Category Archives: Detox

* Sprouted Falafel *


I’ve been living the “single life” on and off for a few years now as my Beau and I have lived in different locations for work and play. I generally adjust pretty well to life as a solo lass and have come up with a few recipes which have saved my bacon on many a late night home.

Falafel is something that I’ve been a big fan of for a long time and especially fell in love with whilst living in Jordan a few years back. In Jordan and other countries in the Middle East, falafel is a serious business. There are various people involved in the falafel creation process; from preparing, forming, frying and drying the falafel. The freshest of fresh falafel balls are then devoured with hummus, pickles and pita bread hot from the oven – and yes, the experience is amazing. The picture below is from Hashems, the world famous falafel joint in the Old Town in Amman, Jordan. I really did eat a lot of falafel that day.

All go Felafel

Back in New Zealand, no falafel has ever come close to those halcyon days of life in the Middle East. Until recently –  when I finally gave it a go myself and tried hard to replicate what those falafel artisans had made, though in true Super Foodie style, much, much healthier.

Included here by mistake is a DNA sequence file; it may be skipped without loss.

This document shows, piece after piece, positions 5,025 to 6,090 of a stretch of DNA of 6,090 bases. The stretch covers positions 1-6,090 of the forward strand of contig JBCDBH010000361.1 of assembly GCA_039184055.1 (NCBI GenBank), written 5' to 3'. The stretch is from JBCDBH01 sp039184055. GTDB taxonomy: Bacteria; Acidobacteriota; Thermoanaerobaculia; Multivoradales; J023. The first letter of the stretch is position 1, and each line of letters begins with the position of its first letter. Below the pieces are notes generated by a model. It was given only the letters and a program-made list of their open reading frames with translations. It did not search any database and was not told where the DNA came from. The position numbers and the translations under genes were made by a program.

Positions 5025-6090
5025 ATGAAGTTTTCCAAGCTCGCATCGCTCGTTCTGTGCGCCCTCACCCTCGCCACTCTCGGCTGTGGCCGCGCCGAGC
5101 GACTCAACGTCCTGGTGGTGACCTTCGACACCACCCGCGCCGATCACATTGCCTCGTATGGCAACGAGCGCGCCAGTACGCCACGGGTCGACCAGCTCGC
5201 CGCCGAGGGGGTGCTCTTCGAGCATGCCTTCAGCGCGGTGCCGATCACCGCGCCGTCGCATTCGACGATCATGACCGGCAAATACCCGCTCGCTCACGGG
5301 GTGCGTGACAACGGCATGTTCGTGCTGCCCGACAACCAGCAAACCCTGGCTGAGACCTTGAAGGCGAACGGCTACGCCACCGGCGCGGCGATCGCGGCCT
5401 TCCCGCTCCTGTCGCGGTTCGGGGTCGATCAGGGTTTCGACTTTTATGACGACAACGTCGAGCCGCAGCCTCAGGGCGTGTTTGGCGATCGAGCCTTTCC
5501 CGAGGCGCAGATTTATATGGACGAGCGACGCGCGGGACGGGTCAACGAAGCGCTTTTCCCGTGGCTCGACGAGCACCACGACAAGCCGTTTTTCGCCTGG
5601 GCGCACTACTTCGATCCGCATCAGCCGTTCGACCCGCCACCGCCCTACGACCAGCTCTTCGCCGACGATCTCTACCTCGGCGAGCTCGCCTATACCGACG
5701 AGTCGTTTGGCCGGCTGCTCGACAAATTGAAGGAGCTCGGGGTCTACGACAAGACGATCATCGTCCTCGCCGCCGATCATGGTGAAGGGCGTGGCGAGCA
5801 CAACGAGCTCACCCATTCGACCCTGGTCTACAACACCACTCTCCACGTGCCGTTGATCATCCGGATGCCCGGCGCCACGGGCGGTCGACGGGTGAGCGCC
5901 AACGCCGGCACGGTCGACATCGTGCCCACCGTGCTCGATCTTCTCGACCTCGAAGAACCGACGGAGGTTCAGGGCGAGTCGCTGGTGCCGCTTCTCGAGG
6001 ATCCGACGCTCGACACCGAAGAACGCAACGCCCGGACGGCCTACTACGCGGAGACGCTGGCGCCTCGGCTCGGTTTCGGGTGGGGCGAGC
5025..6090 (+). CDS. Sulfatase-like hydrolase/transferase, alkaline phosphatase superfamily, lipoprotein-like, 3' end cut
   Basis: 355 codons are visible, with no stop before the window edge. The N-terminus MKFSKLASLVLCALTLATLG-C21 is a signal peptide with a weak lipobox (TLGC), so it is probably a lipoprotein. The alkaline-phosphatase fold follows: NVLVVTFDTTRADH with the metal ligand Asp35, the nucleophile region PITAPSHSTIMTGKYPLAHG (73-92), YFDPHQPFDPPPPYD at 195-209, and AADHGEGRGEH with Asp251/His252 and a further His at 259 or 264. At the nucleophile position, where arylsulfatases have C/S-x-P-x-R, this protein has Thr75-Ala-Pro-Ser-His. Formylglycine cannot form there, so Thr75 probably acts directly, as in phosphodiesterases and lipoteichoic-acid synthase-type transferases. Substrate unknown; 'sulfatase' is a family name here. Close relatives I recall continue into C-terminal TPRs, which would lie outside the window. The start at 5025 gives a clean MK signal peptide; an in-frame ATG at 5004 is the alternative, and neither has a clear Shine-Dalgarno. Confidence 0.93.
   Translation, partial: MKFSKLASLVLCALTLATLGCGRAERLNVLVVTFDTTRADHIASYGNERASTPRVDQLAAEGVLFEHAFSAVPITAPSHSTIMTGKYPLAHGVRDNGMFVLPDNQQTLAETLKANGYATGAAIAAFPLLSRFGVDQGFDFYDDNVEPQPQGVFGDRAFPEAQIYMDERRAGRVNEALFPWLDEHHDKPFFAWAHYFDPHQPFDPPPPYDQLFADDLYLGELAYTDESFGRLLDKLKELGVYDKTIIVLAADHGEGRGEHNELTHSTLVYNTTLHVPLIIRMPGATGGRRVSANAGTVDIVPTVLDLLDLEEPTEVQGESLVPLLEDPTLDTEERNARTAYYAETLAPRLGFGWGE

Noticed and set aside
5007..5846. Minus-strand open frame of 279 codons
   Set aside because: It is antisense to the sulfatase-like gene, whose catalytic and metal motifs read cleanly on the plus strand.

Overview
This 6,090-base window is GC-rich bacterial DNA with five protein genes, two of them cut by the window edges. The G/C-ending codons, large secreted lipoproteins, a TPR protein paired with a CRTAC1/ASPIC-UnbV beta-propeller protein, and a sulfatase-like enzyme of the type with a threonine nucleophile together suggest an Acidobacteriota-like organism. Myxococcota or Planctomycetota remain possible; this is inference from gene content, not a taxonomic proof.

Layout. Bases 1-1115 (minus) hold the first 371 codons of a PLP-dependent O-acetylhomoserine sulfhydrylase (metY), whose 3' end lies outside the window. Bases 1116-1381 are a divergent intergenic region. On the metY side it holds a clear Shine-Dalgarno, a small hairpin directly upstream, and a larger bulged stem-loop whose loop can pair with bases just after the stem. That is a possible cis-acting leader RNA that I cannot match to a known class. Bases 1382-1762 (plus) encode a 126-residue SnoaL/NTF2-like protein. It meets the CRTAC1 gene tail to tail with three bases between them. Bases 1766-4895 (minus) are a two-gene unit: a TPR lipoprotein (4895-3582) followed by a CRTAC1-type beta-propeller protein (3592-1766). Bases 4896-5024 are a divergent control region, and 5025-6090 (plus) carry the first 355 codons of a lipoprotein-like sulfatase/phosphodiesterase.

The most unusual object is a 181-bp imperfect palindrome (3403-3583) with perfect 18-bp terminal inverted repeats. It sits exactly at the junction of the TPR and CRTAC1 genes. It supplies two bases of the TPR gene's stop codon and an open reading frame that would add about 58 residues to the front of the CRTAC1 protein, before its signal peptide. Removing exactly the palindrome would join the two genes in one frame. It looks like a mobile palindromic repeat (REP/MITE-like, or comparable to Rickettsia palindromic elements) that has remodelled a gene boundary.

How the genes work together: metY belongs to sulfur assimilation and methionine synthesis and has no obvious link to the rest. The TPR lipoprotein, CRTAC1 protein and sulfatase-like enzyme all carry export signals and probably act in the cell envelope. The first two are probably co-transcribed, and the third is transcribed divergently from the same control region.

The key is to start with the best chickpeas (also referred to as garbanzos). I go to the organic shop Taste Nature around the corner from my apartment Dunedin, New Zealand. Taste Nature source their chickpeas from Turkey via Chantal Organics. Chickpeas are nutritional powerhouses, being highly valued for their high fibre and protein content, as well as iron, phosphate, calcium, magnesium, manganese, zinc and vitamin K.

The benefits of sprouting are aplenty and definitely get the Super Foodie tick of approval. Once seeds, grains and beans have been sprouted, they have 15 – 30% more protein, more vitamins and minerals, including vitamin E, vitamin C, vitamin K, calcium, iron and phosphorous. Through the sprouting process, these mini plants are bursting with nutrition and vitality. They’re also easier to digest, as the complex sugars are broken down and enzyme inhibitors are neutralised, in turn decreasing bloating from intestinal gas.

If you’ve never sprouted chickpeas before, it’s a doddle and only takes about a minute of your time everyday until they’re fully germinated. All you’ll need is: chickpeas, muslin cloth, a wide bowl and a rubber band. Rinse and soak the chickpeas in water for 24 hours. Put the muslin cloth over the bowl, secure with a rubber band then rinse with water morning and night for a further 36 hours. When the chickpeas have grown little tails (about 1/2 cm) they are ready to be made into morsels of delicious falafel.